Originally published on nanaimobulletin.com September 27, 2018
BY REBECCA CHAN
The News Bulletin is presenting a series of guest columns co-ordinated by the Greater Nanaimo Chamber of Commerce and the Our Nanaimo voter engagement group.
Nanaimo has already seen the negative effects of what happens with an ineffective city council. This election, as with every election, we have a chance to see how things could be different, and after the last four years, we must get our city back on track. Our current council has lost us millions of dollars – imagine what a good council, with teamwork, conflict management skills and vision, could do.
Municipal government can sometimes be lost in the shuffle in comparison to provincial and federal organizations. But as we in Nanaimo have seen since 2014, municipal governments control corporations worth millions, and their decisions affect thousands. From cleaning (and constructing) sidewalks, to fostering local businesses, to supporting arts initiatives, to approving what buildings get built where, municipal government affects so much of our everyday lives that its importance cannot be underestimated.
Just a few of the effects of our current council:
The B.C. Attorney General is taking a councillor and three private citizens to court.
Two special prosecutor investigations.
A councillor’s resignation.
Numerous legal proceedings.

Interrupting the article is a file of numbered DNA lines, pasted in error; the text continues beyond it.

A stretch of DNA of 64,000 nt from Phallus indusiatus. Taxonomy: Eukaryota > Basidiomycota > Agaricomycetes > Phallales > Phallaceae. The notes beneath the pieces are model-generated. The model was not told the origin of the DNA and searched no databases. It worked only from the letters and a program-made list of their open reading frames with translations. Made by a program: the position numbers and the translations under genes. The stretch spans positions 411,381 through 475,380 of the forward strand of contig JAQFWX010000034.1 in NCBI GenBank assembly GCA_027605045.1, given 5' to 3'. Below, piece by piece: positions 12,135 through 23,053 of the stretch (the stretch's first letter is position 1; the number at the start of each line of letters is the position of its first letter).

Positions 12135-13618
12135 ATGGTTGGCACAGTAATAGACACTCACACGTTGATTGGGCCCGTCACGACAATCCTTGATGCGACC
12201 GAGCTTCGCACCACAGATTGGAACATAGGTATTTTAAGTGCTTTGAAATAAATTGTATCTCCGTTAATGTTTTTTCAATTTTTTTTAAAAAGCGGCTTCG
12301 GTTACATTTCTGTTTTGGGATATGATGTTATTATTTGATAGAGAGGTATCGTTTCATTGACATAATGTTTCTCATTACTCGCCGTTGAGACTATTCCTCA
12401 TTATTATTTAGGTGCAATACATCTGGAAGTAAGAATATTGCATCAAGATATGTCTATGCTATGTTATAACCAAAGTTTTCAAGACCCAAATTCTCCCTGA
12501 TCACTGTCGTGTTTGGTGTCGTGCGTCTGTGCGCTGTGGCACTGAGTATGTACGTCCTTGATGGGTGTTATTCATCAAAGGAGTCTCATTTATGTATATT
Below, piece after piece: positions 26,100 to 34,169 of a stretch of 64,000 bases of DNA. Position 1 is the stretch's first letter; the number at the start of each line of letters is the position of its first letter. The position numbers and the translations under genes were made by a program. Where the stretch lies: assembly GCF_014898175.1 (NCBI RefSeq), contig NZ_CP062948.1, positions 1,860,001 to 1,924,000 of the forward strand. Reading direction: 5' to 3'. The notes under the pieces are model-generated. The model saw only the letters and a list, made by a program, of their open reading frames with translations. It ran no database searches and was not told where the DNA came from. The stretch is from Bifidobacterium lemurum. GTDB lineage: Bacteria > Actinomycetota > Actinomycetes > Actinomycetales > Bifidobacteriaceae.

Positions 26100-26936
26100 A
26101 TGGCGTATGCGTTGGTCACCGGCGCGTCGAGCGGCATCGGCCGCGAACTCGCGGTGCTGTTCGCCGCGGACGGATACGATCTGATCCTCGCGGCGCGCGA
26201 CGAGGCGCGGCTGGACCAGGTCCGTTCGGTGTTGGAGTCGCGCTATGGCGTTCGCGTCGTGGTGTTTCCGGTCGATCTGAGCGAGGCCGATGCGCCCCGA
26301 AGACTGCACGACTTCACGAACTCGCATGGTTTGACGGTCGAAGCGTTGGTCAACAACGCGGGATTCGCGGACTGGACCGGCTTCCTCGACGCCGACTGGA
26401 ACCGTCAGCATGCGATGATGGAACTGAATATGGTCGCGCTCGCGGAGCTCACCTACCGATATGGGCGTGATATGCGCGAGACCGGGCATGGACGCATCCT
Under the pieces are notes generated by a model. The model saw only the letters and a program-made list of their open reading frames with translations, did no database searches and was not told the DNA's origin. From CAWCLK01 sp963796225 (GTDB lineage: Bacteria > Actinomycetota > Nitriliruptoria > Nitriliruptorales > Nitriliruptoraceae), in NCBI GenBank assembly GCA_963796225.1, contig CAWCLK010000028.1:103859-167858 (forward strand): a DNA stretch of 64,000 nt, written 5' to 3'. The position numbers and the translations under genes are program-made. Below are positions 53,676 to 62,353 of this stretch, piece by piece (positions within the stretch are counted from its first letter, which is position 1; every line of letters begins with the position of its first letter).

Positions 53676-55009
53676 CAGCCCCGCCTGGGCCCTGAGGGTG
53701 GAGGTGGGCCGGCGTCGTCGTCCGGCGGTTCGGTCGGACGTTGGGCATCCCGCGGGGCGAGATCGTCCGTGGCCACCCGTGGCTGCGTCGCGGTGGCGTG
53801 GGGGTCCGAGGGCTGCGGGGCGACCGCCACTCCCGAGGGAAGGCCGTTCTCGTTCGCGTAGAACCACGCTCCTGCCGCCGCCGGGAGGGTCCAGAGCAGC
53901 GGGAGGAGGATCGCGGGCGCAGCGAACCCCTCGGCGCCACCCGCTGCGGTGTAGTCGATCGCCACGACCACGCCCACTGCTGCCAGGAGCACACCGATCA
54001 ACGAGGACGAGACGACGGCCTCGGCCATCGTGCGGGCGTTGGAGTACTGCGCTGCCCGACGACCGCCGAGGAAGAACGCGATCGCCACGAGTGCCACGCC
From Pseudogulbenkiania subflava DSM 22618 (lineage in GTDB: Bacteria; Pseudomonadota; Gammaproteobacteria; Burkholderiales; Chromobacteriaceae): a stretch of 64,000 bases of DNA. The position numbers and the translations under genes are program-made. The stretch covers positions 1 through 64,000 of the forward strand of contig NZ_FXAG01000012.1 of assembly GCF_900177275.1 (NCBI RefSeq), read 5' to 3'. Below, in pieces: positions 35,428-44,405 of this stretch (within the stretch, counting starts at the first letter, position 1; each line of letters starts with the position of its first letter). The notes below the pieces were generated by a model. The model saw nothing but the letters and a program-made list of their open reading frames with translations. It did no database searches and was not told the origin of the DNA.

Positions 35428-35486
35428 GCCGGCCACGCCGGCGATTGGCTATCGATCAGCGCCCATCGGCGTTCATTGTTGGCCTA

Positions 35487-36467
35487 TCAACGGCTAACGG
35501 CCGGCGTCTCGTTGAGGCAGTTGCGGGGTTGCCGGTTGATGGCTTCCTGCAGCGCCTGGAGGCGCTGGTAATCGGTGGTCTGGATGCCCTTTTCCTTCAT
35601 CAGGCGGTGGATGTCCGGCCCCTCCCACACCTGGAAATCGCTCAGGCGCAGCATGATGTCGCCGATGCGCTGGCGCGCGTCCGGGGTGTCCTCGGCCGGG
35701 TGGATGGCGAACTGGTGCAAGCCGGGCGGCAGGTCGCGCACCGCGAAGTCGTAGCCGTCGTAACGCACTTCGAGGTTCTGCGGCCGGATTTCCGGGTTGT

A camp of homeless people, with no solution to help anyone involved in sight.
Countless national headlines – if you Google ‘Nanaimo city council dysfunction,’ there are almost 60,000 results, and the first page is just articles from the past two years.
Seven million dollars lost in provincial funding for supportive housing.
How can we end this chaos, and dysfunction, and frustration, and confusion? We vote.
Take this chance to make a change, and make all nine votes count. What do you love about our city? What would you love to see change in our city?
As a young adult and former VIU student, the incredible parks and our downtown full of small independent businesses are things I would never change about Nanaimo. But I and many of my peers are still waiting for every neighbourhood to have regular and reliable transit, sidewalks, and affordable housing.
Housing is on everyone’s mind, and as someone who is hoping to buy a home one day, I and many others are worried that by the time we are ready to buy, there will not be any homes we can afford. We have also seen a distinct lack of city support for the downtown core over the past term – for many sectors, just a few strategic city initiatives could make all the difference between failure and success.
There are qualified candidates who are ready to help us realize those visions of a thriving, growing, dynamic, attractive city. Attend as many events as possible, take advantage of the internet providing access from your home directly to qualified candidates’ platforms and websites. There are multiple places to obtain lists of candidates. Our Nanaimo has several tools available online to help you track who is running and what they stand for.
Nanaimo has the chance to not just recover, but to grow. Tell your friends, tell your neighbours, tell your family, tell every cashier and bank teller you see – on Oct. 20, Nanaimo gets to vote. We have to take it seriously. Vote smart.